There also have been significant studies that attribute elevated fatty acid, cholesterol and blood pressure levels to drinking too much caffeine. All of these heightened levels put the user at a higher risk for having a heart attack or stroke.

Consumption of caffeine has also contributed to irregular heartbeats and palpitations in its users as well as feelings off jitteriness and shakiness, and overall feelings of unease. There is a direct connection to hyperactive behavior in people and the caffeine that they consume directly beforehand.

Those who consume caffeine regularly have a greater risk for anemia because the caffeine reduces the body’s ability to absorb the iron in their food.

Drinking coffee has also been attributed negative effects on the performance of the user’s short term memory.

One thing to consider greatly is the effect that consuming caffeine has on children, being consumed either in coffee or soda. One can of soda multiplies the effects greatly in someone the size of a child and has results equaling that of four cups of coffee for an adult. Needless to say, that if it is risky for a grown-up it is extremely unhealthy for a child.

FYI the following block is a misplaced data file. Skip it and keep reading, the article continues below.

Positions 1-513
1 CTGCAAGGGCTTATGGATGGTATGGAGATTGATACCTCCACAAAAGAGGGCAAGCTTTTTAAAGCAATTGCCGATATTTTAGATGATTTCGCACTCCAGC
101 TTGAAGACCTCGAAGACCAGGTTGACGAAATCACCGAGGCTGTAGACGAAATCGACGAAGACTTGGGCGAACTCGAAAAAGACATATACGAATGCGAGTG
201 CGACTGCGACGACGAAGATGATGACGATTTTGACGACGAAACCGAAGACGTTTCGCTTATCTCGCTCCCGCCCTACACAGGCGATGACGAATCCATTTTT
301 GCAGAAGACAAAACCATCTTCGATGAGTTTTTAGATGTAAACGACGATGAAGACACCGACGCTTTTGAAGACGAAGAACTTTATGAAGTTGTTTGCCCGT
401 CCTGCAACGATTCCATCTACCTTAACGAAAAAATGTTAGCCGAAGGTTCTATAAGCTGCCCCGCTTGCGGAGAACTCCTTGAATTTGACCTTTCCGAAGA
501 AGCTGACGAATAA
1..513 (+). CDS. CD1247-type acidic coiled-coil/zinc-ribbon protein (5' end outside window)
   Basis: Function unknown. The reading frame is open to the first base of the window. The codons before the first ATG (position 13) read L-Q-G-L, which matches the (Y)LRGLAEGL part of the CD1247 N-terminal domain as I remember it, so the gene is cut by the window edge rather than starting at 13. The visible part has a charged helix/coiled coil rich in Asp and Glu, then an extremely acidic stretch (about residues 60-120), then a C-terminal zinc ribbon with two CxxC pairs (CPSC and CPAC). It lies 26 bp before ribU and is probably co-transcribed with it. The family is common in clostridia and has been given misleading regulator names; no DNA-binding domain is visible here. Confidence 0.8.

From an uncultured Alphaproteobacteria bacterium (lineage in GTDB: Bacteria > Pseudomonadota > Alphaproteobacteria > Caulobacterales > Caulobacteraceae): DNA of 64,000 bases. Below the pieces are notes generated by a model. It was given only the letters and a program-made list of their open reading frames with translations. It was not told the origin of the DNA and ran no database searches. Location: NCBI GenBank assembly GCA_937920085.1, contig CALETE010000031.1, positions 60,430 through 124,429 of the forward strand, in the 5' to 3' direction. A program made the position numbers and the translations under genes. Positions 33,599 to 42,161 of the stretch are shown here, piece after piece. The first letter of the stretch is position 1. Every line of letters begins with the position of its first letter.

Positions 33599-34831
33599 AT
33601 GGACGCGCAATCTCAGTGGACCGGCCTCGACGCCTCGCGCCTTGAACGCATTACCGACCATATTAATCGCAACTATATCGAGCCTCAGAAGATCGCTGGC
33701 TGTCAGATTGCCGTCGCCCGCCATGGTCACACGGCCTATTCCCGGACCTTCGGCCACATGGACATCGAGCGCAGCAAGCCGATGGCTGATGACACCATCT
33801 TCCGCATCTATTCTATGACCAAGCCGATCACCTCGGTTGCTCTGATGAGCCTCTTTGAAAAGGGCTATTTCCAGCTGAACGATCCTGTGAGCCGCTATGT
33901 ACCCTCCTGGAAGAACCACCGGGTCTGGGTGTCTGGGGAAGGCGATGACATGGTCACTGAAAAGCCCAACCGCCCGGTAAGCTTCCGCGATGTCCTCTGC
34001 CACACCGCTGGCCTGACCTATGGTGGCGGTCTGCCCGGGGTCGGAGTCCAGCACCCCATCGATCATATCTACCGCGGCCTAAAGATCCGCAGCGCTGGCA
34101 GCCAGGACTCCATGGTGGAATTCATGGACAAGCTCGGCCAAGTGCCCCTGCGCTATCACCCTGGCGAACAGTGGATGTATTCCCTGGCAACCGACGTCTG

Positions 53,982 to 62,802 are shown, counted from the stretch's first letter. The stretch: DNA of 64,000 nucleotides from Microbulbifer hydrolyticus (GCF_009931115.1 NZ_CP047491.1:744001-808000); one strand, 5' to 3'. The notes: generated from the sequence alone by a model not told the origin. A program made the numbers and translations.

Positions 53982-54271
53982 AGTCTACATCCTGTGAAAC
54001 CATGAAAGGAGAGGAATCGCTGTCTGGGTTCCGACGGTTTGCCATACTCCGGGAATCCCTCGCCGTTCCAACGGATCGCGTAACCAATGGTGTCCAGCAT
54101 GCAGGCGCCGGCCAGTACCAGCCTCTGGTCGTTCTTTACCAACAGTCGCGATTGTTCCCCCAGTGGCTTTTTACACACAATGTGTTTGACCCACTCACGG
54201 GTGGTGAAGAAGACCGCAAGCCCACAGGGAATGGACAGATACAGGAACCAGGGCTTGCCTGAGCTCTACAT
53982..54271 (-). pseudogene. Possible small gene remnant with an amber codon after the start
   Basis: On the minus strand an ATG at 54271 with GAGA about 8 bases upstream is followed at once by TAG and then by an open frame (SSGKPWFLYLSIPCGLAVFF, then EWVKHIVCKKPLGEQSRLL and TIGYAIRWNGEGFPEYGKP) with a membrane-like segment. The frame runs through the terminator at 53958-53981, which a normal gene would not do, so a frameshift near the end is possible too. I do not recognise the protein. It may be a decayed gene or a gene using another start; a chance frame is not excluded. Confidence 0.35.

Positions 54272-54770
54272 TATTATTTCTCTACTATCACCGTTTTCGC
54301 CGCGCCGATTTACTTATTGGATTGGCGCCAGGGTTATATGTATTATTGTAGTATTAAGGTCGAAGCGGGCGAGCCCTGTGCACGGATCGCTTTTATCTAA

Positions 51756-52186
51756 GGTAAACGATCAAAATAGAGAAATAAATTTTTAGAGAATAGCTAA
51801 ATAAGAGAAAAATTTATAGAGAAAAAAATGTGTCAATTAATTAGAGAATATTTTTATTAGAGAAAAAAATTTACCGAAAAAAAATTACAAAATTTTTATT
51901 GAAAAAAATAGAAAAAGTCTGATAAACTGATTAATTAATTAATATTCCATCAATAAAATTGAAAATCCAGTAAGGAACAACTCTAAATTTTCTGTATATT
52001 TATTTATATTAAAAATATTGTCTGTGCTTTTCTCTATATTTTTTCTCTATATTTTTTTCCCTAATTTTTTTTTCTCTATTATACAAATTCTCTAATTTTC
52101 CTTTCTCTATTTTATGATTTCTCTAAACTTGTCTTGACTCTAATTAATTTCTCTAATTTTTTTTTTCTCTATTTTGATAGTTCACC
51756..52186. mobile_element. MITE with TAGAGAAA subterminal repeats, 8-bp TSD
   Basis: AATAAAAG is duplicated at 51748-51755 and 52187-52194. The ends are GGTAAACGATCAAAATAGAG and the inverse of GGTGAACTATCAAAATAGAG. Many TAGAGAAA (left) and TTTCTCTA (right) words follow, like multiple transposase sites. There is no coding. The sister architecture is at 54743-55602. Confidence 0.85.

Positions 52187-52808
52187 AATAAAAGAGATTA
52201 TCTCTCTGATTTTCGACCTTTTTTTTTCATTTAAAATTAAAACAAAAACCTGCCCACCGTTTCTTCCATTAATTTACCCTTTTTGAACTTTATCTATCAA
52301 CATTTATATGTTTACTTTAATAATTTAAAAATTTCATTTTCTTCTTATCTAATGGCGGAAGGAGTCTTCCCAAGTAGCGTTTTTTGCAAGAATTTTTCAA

Benefits

In research, caffeine has been seen to increase immediate focus on tasks requiring higher levels of concentration. That explains the bright eyed clear headed feeling you get from drinking a cup, and is the reason that most people drink it. Beware, this clear focus is often followed by a feeling of depression, or a come down of sorts.

Drinking caffeine has been attributed to, in some studies, to preventing the on-set of type 2 diabetes. This particular benefit may be worth the side effects, when considering overall health risks and whether or not it is worth it to have your cup of Joe a day.

Drinking coffee has been linked to the prevention of gall bladder disease in men and women; and studies have shown that coffee has some anti-cancer or cancer reducing qualities. The antioxidants in coffee prove to be great cancer fighting agents.

Those who drink two cups of coffee a day are at a lesser risk of developing Alzheimer’s disease, or Parkinson’s. The more you drink, the less your chances are of developing these.

Coffee is a great diuretic, helping to push toxins and waste right on through your digestive system. Drinking a cup or two a day will help you to stay “regular.”